UNITED STATES DISTRICT COURT FOR THE MIDDLE DISTRICT OF PENNSYLVANIA
September 23, 1966
Lee JUNIOUS et al., Plaintiffs,
FOOD TRANSPORT INCORPORATED, Defendant
The opinion of the court was delivered by: FOLLMER
FOLLMER, District Judge.
This matter is presently before the Court on (1) motion of plaintiffs for change of venue under the Act of June 25, 1948 (28 U.S.C. § 1404), and (2) motion of defendant to dismiss the action of David Jackson and Grace Jackson as parents and next friend of Darin Jackson, a minor.
According to the pleadings, this accident occurred in South Carolina. The plaintiffs are all residents of the District of Columbia. The defendant is a Delaware corporation having its principal place of business in York, Pennsylvania, which is in this district.
Plaintiffs originally brought this suit in the United States District Court in and for the District of Columbia. Defendant's motion to quash the service of process on the ground that no proper service could be made on defendant in the District of Columbia suit, was sustained by the Court. Thereafter the instant action was instituted in this district. Now plaintiffs seek to have this action returned to a district which has already decided it did not have jurisdiction.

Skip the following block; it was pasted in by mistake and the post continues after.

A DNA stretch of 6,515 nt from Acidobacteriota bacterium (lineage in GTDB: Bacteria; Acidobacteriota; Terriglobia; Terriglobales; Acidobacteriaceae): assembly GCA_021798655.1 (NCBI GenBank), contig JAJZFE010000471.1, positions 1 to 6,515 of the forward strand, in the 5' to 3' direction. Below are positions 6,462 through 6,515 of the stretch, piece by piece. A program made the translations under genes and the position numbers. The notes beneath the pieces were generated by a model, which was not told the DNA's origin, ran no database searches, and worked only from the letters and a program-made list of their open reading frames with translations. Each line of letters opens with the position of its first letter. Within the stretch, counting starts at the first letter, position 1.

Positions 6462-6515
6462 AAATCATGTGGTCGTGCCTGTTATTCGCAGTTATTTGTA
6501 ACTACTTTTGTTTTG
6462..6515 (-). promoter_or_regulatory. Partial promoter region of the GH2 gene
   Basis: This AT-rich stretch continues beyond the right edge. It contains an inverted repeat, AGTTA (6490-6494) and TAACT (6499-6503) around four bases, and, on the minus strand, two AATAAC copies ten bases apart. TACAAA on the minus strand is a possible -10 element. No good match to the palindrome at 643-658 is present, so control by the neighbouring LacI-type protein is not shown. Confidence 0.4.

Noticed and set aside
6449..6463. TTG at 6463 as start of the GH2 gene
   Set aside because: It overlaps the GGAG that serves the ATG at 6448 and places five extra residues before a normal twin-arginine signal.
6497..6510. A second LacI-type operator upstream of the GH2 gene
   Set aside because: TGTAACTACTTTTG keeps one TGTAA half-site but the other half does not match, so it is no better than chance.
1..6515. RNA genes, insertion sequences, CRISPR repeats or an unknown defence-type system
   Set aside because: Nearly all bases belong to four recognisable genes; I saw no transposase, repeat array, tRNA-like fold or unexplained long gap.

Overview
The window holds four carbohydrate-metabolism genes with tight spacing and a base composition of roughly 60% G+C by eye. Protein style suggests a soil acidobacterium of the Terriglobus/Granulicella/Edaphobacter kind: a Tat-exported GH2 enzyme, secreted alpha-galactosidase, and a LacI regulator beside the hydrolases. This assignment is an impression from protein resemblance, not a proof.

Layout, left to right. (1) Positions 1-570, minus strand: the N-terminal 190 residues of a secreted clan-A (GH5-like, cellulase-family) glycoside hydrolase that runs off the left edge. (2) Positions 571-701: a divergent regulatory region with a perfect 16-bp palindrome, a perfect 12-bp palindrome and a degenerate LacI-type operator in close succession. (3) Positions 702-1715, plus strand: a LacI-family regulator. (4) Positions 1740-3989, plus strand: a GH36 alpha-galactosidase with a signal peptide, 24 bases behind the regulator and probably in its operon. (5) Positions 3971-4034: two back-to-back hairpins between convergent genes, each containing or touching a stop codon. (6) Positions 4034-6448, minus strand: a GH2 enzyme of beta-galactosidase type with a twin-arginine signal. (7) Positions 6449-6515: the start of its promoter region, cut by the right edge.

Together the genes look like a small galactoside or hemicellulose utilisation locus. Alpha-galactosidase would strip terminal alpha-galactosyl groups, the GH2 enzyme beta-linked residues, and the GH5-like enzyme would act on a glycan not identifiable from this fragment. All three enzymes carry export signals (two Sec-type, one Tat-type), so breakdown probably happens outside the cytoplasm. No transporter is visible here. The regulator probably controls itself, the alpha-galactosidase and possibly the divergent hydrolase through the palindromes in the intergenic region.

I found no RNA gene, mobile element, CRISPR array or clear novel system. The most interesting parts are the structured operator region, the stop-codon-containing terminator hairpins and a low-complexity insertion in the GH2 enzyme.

The Act above referred to provides, inter alia:
"(a) For the convenience of parties and witnesses, in the interest of justice, a district court may transfer any civil action to any other district or division where it might have been brought."
In Hoffman v. Blaski, 363 U.S. 335, 343-344, 80 S. Ct. 1084, 1089, 4 L. Ed. 2d 1254 (1960), the Court said, inter alia:
"* * * But the power of a District Court under § 1404(a) to transfer an action to another district is made to depend not upon the wish or waiver of the defendant but, rather, upon whether the transferee district was one in which the action 'might have been brought' by the plaintiff.
* * *
"We agree with the Seventh Circuit that:
"'If when a suit is commenced, plaintiff has a right to sue in that district, independently of the wishes of defendant, it is a district "where (the action) might have been brought." If he does not have that right, independently of the wishes of defendant, it is not a district "where it might have been brought," * * *'"